New orders for US manufactured capital goods rebounded in October, driven by rising demand for machinery and a range of other equipment, the latest indication of acceleration in economic growth early in the fourth quarter.

The brightening economic outlook received a further boost from other data today showing a jump in consumer sentiment this month in the wake of the election of Donald Trump as the next president.

Consumers viewed the business mogul's victory as positive for their personal finances and the economy's prospects.

While the number of people filing for unemployment benefits rose from a 43-year low last week, the trend in claims remained consistent with a tightening labour market.

Overall, the tone of the reports was supportive of views that the Federal Reserve will raise interest rates next month.

"One thing we can give thanks for this Thanksgiving Day weekend is the economy. It is in good shape and is starting to accelerate," said Joel Naroff, chief economist at Naroff Economic Advisors in Holland, Pennsylvania.

The Commerce Department said non-defence capital goods orders excluding aircraft, a closely watched proxy for business spending plans, rose 0.4% after declining 1.4% in September.

These so-called core capital goods orders have now increased in four of the last five months.

Shipments of core capital goods rose 0.2% last month after a 0.4% gain in September.

Core capital goods shipments are used to calculate equipment spending in the government's gross domestic product measurement.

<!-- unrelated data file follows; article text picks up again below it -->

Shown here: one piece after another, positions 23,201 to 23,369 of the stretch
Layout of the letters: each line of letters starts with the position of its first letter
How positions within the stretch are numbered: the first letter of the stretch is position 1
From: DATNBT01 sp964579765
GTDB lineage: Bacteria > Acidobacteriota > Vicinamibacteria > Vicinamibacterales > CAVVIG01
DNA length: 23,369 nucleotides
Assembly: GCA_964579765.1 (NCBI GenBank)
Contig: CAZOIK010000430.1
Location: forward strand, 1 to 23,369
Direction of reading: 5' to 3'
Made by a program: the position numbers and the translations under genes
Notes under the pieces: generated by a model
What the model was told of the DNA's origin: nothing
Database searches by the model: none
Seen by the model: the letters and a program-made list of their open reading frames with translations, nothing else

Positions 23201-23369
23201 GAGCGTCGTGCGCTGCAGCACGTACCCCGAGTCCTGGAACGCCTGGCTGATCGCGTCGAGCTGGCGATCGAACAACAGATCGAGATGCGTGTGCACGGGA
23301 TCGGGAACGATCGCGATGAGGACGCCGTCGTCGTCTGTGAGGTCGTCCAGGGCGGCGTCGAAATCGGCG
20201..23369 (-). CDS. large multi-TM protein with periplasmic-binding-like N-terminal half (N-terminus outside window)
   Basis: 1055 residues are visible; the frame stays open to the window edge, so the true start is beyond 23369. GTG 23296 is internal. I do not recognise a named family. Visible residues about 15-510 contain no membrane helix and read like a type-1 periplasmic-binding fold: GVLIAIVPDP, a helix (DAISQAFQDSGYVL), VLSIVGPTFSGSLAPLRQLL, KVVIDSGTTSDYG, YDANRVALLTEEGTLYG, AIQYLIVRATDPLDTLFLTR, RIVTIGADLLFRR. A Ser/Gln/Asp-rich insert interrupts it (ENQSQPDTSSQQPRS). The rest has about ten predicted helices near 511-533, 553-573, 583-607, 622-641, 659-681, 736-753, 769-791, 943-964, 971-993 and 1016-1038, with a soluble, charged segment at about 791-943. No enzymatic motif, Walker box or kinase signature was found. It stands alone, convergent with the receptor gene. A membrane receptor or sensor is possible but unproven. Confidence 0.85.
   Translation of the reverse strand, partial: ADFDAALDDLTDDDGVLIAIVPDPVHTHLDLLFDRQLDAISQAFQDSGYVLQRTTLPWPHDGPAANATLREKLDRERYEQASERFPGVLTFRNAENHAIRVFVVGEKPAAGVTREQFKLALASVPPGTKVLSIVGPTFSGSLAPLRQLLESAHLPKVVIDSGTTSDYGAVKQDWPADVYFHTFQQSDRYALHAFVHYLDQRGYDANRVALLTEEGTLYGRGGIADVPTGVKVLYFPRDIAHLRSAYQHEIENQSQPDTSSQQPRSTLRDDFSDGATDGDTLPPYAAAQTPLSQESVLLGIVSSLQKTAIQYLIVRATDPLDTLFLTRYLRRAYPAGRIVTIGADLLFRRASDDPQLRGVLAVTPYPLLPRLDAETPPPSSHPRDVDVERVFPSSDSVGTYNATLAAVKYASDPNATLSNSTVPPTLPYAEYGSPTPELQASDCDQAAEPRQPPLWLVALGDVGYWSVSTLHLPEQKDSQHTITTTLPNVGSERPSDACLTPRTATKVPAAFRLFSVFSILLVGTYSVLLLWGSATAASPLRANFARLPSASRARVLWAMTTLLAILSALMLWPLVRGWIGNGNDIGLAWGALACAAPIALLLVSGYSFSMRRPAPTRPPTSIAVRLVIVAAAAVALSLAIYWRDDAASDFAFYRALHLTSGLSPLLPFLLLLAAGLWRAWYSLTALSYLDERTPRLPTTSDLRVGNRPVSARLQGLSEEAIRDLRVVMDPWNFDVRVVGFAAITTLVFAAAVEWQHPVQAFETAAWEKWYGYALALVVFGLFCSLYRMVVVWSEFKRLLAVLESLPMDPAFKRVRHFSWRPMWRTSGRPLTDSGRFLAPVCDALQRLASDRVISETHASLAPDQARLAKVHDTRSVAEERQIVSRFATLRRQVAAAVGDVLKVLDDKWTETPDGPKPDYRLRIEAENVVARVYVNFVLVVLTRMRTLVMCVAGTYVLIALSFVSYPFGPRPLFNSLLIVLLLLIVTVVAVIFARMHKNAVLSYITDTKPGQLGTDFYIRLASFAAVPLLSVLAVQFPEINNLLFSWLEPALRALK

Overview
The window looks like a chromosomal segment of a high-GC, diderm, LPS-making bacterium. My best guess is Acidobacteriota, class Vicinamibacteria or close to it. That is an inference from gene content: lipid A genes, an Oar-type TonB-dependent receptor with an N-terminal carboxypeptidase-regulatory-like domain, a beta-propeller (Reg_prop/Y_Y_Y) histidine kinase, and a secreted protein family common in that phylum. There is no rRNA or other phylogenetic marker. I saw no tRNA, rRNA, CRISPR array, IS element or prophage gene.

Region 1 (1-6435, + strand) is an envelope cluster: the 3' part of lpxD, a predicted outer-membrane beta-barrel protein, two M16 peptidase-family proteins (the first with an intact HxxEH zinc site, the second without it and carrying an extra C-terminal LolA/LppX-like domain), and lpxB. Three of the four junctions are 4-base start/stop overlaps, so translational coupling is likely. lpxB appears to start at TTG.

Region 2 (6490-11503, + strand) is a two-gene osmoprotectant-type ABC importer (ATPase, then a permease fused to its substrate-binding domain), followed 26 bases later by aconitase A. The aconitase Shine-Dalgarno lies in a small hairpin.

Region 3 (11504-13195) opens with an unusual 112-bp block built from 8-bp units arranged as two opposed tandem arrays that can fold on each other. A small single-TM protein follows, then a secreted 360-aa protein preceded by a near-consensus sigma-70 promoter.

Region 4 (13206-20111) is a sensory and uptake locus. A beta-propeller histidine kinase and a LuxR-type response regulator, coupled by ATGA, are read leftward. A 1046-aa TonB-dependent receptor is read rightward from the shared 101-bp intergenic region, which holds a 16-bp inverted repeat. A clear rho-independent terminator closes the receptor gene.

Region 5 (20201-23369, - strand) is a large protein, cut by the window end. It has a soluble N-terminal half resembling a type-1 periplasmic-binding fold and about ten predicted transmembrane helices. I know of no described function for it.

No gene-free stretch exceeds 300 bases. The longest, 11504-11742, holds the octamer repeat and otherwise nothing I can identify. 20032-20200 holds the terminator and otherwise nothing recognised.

"Although it is still early in the quarter, this increase in core capital goods shipments raises the prospect for the first increase in business equipment spending within GDP in five quarters," said John Ryding, Chief Economist at RDQ Economics in New York.

In a separate report, the University of Michigan said its consumer sentiment index rose 8.2 points from the pre-election reading to 93.8.

That left the index 6.6 points above the October reading.

UMich said the post-election boost in optimism was widespread, with gains recorded among all income and age subgroups and across all regions of the country.

Separately, the Labour Department said initial claims for state unemployment benefits increased 18,000 to a seasonally adjusted 251,000 for the week ended 19 November.

Claims have now been below 300,000, a threshold associated with a healthy labour market, for 90 straight weeks.

That is the longest run since 1970, when the labour market was much smaller.

The four-week moving average of claims, considered a better measure of labour market trends as it irons out week-to-week volatility, fell 2,000 to 251,000 last week.